Instant Expert: Secrets & Features of iOS 9.0 | iLounge Article


Instant Expert: Secrets & Features of iOS 9.0

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Keyboard Enhancements

The iPad gets some handy new keyboard enhancements, including cut, copy, and paste shortcut buttons similar to those introduced on the iPhone 6 Plus in iOS 8. On the iPad, the keyboard can also now be used as a touchpad for cursor navigation by holding down and dragging two fingers over the keyboard.

More keyboard shortcuts are also now available when using an external Bluetooth keyboard, including the ability to use CMD+TAB as an application switcher similar to how it works on OS X — an enhancement that will probably be met with jubilant celebration by anybody who has ever tried to use an iPad and external keyboard for any real work.

Another small but nice new feature is the ability to send iMessages when using an external keyboard simply by pressing the RETURN key, which parallels how the OS X Messages app works as well, and saves users the trouble of reaching out to tap the “Send” button when working with an external keyboard; much like on the Mac, OPT+RETURN can be used if you actually do want to enter a new line in your message text. Also, unlike most of the other new external keyboard enhancements, this one works on the iPhone and iPod touch too.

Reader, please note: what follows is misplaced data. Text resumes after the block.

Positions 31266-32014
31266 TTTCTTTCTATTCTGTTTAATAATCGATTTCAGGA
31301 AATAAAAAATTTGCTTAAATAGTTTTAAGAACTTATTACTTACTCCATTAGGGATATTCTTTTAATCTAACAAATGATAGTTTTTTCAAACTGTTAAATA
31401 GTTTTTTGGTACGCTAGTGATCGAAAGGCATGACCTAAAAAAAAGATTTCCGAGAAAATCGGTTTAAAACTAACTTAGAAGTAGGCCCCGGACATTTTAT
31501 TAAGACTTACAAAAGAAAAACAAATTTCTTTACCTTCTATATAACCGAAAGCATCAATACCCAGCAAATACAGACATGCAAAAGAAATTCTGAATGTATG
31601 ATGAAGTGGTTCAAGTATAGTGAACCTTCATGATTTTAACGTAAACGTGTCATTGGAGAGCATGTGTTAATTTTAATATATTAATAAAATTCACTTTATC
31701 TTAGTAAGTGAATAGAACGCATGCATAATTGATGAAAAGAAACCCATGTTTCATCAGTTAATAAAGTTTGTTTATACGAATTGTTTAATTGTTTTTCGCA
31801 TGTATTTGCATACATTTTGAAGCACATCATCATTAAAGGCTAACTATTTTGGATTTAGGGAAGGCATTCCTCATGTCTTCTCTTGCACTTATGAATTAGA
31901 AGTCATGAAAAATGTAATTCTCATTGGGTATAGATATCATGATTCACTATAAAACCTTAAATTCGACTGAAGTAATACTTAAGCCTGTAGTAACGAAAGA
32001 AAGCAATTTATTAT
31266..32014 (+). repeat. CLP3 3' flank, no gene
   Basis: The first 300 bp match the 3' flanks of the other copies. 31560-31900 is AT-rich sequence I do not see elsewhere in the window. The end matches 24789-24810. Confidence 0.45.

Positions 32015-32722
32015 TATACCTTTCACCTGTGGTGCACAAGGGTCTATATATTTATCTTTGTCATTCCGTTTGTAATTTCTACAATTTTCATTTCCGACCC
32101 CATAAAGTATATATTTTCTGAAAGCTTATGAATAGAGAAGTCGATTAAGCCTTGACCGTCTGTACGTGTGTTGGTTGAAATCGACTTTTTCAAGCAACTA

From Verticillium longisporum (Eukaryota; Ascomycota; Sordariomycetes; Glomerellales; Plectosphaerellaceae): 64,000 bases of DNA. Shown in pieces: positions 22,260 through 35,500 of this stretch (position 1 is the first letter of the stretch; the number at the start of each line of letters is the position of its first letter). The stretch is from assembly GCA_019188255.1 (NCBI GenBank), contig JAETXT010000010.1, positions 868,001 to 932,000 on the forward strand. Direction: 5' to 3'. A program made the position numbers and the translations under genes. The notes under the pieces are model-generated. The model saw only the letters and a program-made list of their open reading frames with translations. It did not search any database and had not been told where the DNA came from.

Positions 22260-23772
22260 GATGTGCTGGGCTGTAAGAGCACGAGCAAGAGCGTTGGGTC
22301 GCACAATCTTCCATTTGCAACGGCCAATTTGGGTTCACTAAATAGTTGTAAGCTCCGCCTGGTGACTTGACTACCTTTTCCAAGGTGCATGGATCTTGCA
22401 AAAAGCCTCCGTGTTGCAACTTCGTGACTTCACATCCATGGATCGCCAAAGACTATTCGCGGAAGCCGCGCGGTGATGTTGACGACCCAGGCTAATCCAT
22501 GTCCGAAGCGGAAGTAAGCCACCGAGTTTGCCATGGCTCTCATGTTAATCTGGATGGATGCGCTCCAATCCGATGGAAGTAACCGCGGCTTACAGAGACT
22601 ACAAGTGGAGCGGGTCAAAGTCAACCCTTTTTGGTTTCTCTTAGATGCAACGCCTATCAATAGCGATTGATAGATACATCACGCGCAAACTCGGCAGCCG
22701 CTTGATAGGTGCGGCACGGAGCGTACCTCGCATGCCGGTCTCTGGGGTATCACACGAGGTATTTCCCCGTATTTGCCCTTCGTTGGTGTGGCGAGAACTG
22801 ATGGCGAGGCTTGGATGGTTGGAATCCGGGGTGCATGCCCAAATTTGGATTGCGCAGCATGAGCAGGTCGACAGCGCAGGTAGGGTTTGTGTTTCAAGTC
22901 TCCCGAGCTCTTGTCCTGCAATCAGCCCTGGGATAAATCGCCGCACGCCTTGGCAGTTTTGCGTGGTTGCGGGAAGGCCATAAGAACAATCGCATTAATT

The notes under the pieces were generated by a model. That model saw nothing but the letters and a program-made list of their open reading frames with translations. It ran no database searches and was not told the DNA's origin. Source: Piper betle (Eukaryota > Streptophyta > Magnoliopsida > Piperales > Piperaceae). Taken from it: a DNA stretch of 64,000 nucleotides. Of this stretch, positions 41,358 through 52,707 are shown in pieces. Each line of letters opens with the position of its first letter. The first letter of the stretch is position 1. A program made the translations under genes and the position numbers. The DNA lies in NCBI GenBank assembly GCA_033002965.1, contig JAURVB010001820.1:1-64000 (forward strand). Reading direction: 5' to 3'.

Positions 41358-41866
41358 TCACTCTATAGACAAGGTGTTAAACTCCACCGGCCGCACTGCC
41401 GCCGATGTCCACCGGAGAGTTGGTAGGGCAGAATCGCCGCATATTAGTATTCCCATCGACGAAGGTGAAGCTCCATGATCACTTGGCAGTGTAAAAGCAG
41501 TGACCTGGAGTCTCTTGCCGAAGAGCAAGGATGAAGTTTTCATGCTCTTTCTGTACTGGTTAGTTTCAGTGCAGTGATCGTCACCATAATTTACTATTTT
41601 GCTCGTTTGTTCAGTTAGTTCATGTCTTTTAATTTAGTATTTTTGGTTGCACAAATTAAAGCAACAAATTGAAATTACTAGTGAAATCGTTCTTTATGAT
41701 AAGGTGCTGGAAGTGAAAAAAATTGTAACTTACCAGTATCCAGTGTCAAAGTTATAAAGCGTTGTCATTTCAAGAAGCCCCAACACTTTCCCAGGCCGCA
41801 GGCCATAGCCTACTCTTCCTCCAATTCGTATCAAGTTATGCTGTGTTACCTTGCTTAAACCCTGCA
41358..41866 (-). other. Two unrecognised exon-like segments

The built-in iOS 9 keyboard now displays shift status directly on the letters, displaying lower case or upper case keys as appropriate. Character Previews — the built-in feature whereby letters are magnified when typing — can also now be turned off in Settings, General, Keyboards, which should allow for more discrete typing, especially when entering passwords.

iBooks for PDF Creation

iBooks gets an entry in the iOS Share Sheet, allowing users to create a PDF file and save it directly into iBooks from other apps such as Safari.

Settings and other System Changes

iOS 9 enhances security by now requiring users to set six-digit passcodes, rather than the previous four-digit requirements. Of course, using a passcode is still optional, but iOS is also now more assertive in encouraging you to do so during the setup process. Complex passcodes also remain supported in the same manner as before.

iOS 9 also promises smaller iOS update packages, addressing an issue that many users with lower-capacity devices had even getting iOS updates installed over the air. Frequently, there wasn’t enough space on some devices to even download an iOS update package, much less install it. Along the same vein, the iOS update notification screen now provides more options, similar to OS X updates, so users can choose to install an update overnight or when a device is sitting idle for an extended period of time.

iOS 9 includes a new set of static wallpapers for the home screen and lock screen, eliminating some while adding a number of more modern designs that appear to be somewhat inspired by faces on the Apple Watch. The dynamic wallpapers remain the same as before.